James Yamada Jr. has turned his family-run business from a 25-personnel firm in the 1970s to a 150-man workforce today; the company earning $40 million per annum.
After his father’s death in 1979, Yamada began to apply the principles he learned from Peter Drucker on employee and customer relations, and involvement in social giving. Today, A-1 A-lectrician is an active donor to a number of foundations and charities including Youth for Christ, Salvation Army, and University of Hawaii Foundation.
Yamada believes that businesses have an obligation to the community wherein they operate.
“Anyone that is going to be involved in business, I think has a social obligation to go and touch and change lives,” he said. “I think business and social responsibility are interwoven and joined at the hip.”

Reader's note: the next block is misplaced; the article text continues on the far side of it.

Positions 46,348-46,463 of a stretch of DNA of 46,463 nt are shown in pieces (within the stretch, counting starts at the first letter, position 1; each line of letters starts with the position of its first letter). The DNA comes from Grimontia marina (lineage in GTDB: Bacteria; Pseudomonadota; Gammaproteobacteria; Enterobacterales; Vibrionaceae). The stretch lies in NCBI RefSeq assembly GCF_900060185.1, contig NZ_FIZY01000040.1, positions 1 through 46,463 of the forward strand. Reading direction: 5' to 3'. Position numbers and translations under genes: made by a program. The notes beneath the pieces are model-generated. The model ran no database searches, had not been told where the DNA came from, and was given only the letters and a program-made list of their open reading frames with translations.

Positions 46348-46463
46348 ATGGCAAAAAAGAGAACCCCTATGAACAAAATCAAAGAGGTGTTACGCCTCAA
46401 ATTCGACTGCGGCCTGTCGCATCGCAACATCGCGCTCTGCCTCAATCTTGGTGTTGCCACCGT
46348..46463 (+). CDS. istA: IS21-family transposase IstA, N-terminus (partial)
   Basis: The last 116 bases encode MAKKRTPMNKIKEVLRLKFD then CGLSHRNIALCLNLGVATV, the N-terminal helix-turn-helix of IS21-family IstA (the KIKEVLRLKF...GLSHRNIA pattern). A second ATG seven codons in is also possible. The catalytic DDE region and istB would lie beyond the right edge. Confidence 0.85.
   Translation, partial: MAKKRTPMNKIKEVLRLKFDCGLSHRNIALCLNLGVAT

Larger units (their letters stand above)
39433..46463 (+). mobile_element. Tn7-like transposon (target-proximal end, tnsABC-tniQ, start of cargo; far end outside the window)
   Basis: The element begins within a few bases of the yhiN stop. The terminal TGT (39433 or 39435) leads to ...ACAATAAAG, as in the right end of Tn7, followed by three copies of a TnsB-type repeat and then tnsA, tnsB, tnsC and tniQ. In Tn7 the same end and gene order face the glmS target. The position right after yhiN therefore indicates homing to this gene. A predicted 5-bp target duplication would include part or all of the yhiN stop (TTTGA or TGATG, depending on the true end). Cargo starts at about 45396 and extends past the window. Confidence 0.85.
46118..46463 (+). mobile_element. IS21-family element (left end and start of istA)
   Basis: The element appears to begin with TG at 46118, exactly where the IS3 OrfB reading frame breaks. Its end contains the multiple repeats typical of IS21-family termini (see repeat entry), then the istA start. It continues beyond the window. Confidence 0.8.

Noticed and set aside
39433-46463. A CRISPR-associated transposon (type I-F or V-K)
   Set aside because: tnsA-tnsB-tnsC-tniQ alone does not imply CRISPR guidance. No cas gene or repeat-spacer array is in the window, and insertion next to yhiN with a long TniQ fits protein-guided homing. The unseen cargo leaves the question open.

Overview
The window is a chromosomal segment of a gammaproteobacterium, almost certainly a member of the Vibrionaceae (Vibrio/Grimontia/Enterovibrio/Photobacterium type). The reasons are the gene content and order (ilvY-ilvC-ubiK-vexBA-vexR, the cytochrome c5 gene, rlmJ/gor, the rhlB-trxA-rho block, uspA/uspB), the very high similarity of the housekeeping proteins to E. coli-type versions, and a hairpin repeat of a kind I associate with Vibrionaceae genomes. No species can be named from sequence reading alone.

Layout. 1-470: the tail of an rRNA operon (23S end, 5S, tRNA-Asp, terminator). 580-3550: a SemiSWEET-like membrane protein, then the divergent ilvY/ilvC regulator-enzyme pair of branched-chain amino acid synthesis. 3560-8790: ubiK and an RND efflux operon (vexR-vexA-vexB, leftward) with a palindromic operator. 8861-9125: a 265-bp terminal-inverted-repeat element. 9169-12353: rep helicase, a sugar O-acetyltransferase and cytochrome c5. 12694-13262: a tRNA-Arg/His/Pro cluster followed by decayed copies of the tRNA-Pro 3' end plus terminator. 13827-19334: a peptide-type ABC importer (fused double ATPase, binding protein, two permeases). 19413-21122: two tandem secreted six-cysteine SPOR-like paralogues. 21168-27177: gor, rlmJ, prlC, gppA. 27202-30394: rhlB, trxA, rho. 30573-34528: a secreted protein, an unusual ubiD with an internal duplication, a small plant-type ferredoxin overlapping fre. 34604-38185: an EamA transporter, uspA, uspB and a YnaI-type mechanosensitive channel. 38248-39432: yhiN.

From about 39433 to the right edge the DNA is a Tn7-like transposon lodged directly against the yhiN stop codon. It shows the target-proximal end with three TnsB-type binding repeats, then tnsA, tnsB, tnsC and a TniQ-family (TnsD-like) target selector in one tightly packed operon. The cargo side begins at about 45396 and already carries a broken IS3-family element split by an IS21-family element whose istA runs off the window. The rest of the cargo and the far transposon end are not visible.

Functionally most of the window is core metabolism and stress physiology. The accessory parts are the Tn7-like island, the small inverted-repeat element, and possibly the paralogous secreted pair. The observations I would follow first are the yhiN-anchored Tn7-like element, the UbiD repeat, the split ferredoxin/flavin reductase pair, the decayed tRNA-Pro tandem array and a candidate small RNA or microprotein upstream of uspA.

But their success didn’t come overnight. Financial difficulties hounded the company in the 70s and 80s
“We had our ups and downs in the late 70s, a couple of years before my father died,” Yamada said. “I almost threw the company to bankruptcy. It was doing well until I thought I knew everything.”
Greater Good Radio chats with James Yamada Jr. about his business principles and his belief in helping the community.
In the aftershow, Yamada talks about financial failures as an essential character builder and prerequisite to success.
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